> Do the reservoir drawdown test I detailed in my earlier post. If the bomb is OK and the servo is leaking, the pump will partially charge the bomb and pull oil out of the reservoir with the engine running. Once you stop the engine, the oil will leak back out of the bomb through the servo and fill up the reservoir. If this happens, you'll have to test the servo to isolate it as the cause. This leak will be too large to do the Bentley servo test. You should use a test rig similar to what I described.
> If the bomb has failed, the pump will not put much oil into it and the level in the reservoir won't change much.
> Fred
> -----Original Message-----
> From: Douglas Fifield [mailto:douglas.fifield at gmail.com]
> Sent: June 29, 2006 4:24 PM
> To: Fred Munro
> Cc: s-car-list at audifans.com
> Subject: Re: [s-cars] Brake Light and Thrumming Pedal
> Fred et al,
> Things have progressed on the brake problem front.  Now, as soon as I
> turn off the engine, the brake pedal goes rock hard.
> I am not sure if this means the bomb has failed, or if the servo is
> leaking so badly that the bomb cannot be pressurized.
> Any thoughts?
> D.
> On 6/28/06, Fred Munro <munrof at sympatico.ca> wrote:
> > Douglas;
> >
> > The bomb has depressurized overnight. The brake light is on to warn of low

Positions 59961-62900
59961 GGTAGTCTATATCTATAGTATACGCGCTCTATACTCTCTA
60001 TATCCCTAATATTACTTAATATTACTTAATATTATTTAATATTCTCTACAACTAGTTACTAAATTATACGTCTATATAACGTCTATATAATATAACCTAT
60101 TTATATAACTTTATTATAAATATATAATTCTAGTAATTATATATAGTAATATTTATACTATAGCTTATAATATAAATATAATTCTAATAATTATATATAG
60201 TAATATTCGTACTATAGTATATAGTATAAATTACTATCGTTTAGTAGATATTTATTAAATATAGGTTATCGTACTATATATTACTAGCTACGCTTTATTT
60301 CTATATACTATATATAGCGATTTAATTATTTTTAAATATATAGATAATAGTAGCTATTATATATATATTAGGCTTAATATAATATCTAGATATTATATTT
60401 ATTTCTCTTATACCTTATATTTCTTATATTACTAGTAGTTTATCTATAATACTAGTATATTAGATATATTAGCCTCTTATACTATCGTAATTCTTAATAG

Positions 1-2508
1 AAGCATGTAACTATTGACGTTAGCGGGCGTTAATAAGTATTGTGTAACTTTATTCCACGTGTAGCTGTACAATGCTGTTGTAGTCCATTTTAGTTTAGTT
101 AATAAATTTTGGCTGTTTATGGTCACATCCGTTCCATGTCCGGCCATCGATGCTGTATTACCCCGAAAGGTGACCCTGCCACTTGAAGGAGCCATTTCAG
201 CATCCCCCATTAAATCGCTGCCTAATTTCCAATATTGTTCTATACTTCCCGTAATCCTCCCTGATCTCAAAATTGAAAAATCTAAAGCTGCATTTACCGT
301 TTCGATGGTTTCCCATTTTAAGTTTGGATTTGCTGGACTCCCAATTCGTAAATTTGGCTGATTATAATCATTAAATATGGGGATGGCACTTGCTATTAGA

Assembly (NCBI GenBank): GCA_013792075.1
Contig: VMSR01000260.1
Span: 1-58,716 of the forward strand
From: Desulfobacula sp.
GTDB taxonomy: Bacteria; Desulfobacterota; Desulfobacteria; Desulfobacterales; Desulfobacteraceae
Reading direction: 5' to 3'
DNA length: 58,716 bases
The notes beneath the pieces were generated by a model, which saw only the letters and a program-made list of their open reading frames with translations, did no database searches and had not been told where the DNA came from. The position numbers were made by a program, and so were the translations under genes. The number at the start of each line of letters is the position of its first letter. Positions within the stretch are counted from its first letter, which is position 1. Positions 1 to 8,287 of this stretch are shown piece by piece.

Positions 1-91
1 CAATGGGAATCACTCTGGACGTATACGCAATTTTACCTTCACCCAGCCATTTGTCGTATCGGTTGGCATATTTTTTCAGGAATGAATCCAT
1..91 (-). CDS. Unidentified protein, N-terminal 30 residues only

> > pressure in the brake boost system. The thrumming brake pedal is caused by
> > the pressure pulses from the positive displacement hydraulic pump. When you
> > apply the brakes with no stored pressure in the bomb, the boost pressure
> > comes from the pump and you feel the high and low pressure pulses as
> > vibration in the brake pedal.
> >
> > The bomb discharges due to a leaking check valve in the bomb or a leaking
> > brake servo. I used to believe the bomb check valve was the usual culprit,
> > but I now suspect the servo is usually at fault. The servo can leak by so
> > badly that the pump will never built up enough pressure to turn off the
> > warning light - I just had this problem in my '97 S6. If your warning light
> > doesn't go off, this is most likely your problem. A bad bomb check valve
> > will not prevent the bomb from pressurizing to design pressure.
> >
> > Flushing the central hydraulic fluid sometimes corrects the problem. Clean
> > the strainer in the reservoir when you flush the fluid.
> >
> > You can determine if you have a bad servo or check valve leak by running the
> > engine and noting the level in the reservoir. Shut off the engine and watch
> > the level. If you can see it visibly rising, either the servo is toast or